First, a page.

We had a big orchard, with lots of nice apples, two of which were yellow transparent, and a winter apple called king. I can remember going to the cellar in the evenings to get a bowl of apples to eat.   Sometimes my Father would ask us to pick wild mustard, a yellow weed that grew in the grain fields. If it was left it would choke out the grain that was trying to grow. Anyway, we got paid 10 cents for this task, then we would walk to McGowans [3 miles] store to buy candy.

It was my sister Thelma’s and my job to gather the eggs . Every morning we would feed the hens, we’d talk to them and they would cluck cluck back to us.  We had geese too, and a real cross gander who thought he owned the yard. If we would be walking through the yard he would chase us. We would have to jump into a driving wagon to get away from him, and stay there until he left, or our Mother would chase him with a broom.   We had a nice dog called Teddy, who was very smart. It was our job to bring the cows home too, we’d tell Teddy to go get the cows, and he would go to the field, and get the cow with the bell on started and the rest would follow. We’d wait at the gate to open and close it. Teddy would always bring the cows home.

Jean and Thelma in 1938

Another time when we were little, we decided to go for a ride on the pig’s back.  There were about 20 pigs in this large pen, and Dad heard the pigs squealing. Another spanking. They were more scared for us than mad.  

We would pick wild strawberries, and raspberries, and one day in the summer, Dad would take us in the car, and we would go to Mt. Vernon to pick wild blueberries. Mom would pack a lunch.  Back then we would can our own pork, beef and chicken. Boy, would those sandwiches taste good! We would pick buckets of berries, and then we would help make the jam for the winter.

Another job we had was picking potatoes. I think we got a dollar or two a day  Oh those frosty mornings in mid October. Back then, school was let out for two weeks in the fall for potato picking. School started the middle of August for this purpose. In “potato vacation” we would rise early, put on the oldest clothes we owned, and head for the potato field. Back and forth the tractor went, digging one row at a time, as the “beater” at the end of the digger, threw the potatoes into our path. Bent over, we moved along, grabbing handfuls of potatoes, as our baskets became heavier and heavier to pull along.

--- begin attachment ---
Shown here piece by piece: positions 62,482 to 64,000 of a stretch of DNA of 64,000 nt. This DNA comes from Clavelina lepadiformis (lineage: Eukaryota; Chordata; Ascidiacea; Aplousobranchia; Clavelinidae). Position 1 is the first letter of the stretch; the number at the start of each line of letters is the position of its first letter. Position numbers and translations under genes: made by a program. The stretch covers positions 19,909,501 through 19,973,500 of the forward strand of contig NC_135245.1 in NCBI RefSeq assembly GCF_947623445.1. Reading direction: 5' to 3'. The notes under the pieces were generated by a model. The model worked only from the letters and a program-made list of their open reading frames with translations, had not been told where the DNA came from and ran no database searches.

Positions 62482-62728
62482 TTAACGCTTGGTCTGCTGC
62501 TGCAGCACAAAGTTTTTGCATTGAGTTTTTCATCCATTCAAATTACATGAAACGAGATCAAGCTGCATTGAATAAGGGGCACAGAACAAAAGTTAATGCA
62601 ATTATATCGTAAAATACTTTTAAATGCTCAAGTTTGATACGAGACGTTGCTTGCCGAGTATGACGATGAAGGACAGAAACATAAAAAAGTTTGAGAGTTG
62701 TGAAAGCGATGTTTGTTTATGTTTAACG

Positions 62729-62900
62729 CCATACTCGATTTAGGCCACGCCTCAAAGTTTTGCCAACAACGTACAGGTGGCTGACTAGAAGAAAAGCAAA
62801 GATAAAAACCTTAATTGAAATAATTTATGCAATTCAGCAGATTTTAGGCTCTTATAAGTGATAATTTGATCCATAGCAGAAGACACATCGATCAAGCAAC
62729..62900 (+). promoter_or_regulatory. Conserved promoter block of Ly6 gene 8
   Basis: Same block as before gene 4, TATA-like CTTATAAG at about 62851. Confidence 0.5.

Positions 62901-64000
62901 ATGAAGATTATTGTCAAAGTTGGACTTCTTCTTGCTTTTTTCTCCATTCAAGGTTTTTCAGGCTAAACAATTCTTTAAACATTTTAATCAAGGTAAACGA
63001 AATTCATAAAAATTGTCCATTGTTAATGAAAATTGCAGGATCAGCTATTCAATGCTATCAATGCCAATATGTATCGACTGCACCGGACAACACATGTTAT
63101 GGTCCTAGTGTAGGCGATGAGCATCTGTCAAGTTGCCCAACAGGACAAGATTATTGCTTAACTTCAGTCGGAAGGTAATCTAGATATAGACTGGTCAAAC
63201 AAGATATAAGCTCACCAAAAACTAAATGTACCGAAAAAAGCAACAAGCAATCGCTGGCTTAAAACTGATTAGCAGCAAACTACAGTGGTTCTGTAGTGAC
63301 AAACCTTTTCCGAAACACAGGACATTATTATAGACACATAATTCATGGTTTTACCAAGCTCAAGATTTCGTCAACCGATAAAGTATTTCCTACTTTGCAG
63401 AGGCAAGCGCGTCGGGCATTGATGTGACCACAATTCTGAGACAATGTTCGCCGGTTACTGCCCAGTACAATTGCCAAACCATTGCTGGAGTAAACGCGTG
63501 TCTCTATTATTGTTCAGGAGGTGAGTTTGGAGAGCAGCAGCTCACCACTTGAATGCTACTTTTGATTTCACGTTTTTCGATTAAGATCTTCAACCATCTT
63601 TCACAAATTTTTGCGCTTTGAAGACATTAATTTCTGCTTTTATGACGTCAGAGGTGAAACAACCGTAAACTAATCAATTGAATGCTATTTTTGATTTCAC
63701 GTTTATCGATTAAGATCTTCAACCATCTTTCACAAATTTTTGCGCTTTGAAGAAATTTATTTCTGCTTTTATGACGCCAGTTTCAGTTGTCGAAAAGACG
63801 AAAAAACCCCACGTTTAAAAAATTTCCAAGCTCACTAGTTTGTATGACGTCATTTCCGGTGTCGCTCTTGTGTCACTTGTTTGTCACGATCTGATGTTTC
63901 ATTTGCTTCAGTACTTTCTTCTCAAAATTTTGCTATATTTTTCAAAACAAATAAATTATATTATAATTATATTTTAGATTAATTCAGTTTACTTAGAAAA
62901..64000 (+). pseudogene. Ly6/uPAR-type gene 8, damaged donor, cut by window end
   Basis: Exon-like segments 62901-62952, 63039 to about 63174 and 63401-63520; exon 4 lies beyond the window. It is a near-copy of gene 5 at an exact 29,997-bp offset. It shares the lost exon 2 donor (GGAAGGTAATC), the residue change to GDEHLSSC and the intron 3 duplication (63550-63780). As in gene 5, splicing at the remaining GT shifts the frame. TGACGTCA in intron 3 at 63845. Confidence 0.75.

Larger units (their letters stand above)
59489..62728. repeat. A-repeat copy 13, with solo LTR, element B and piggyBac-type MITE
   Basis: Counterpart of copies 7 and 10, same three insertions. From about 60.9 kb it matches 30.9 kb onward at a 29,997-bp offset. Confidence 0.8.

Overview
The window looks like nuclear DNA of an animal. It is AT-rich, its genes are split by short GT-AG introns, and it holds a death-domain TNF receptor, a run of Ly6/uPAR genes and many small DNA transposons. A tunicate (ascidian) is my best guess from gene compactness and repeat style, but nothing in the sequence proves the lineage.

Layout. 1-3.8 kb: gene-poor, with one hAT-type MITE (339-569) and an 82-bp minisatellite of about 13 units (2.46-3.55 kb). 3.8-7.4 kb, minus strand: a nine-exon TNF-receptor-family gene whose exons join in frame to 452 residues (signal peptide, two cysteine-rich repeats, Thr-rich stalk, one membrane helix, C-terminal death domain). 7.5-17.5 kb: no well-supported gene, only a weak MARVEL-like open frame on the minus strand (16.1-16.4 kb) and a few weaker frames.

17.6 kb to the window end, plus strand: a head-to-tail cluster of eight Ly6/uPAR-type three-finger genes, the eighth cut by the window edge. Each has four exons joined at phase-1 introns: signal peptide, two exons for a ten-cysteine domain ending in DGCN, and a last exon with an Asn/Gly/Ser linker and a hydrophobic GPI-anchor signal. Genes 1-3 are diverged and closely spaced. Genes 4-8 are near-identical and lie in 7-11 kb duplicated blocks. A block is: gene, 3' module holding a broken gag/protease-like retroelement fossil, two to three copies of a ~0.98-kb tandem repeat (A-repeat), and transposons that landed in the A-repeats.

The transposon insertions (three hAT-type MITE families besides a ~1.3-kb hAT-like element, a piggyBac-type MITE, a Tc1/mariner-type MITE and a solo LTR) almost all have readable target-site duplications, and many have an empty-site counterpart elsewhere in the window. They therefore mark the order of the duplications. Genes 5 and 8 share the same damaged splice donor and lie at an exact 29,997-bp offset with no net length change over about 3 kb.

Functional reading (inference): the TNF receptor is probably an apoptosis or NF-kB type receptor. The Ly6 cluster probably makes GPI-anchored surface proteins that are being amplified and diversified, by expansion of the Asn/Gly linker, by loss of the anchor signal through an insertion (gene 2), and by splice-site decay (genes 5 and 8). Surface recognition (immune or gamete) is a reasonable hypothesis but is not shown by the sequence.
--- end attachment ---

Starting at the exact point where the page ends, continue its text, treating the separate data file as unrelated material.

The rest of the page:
At some places, the wife of the farmer would come out to the field at mid morning with hot biscuits and cookies. Then at noon, we’d go to the house for a hot dinner of meat, mashed potatoes, turnip, and gravy – it tasted so good! Then back to the field to work some more. We would have aching backs, and caked on dirt, hangnails, all associated with potato picking vacation. 

But on pay day, how excited we’d be, searching through the Eaton’s catalogue, or go to the ‘Metropolitan’ store in Charlottetown, where we could get 3 outfits for twenty dollars.

After potato picking, we would go back to school, proud of our accomplishments. Today, when I drive past a farm and see those new-fangled machines, it takes me back to another time, spent on your knees, with a big potato basket by your side, waiting to be filled.

We would attend the Church of Scotland that was at the crossroads about half a mile away.  We would usually walk, and after church in the summertime, we would eat together under our big horse chestnut tree. The minister who preached then was Rev. Harvey Bishop.  He died in Charlottetown, in the year 2008. He was born in 1909. Thelma and I used to attend Sunday school too, at Caledonia, which was about 5 miles away. We did a lot of walking back then, to school and Church and Sunday school.

We would sing all the new songs we heard on the radio. This was back in 1938 and early forties. When we would sing, the walk didn’t seem so long. Another day Thelma, our cousin Sadie, and I went to Caledonia with our horse and wagon.  Louise Stewart was making a coat for Sadie and needed a fitting for her new coat. Coming home, we decided to give the horse a drink of water. We drove down this path to the brook, with the three of us sitting in the wagon. When we reached the brook, one wheel went into a hole and the three of us tumbled out into the stream. We were all soaking wet, and the horse was scared.  The shaft of the wagon was broken, so it ended up we had to push the wagon up the hills all the way home to Brooklyn. We still remember that trip to Caledonia.

We had an out door toilet called an outhouse – a whitewashed little building with two seats, and hinged covers, also Eatons catalogue, no soft toilet paper back then. 

One day, Dad and Mom took the driving wagon to the store, and Thelma and I decided to bake a cake. The cake called for a half cup of cornstarch, all we could find was the hard pieces that you boiled up back then to starch men’s shirts, doilies and other things.  So we put in a half cup of the cornstarch pieces. The cake looked good for supper, so, when Dad took a piece of cake he said it felt like he got a mouthful of stones. We all laughed over our baking experience.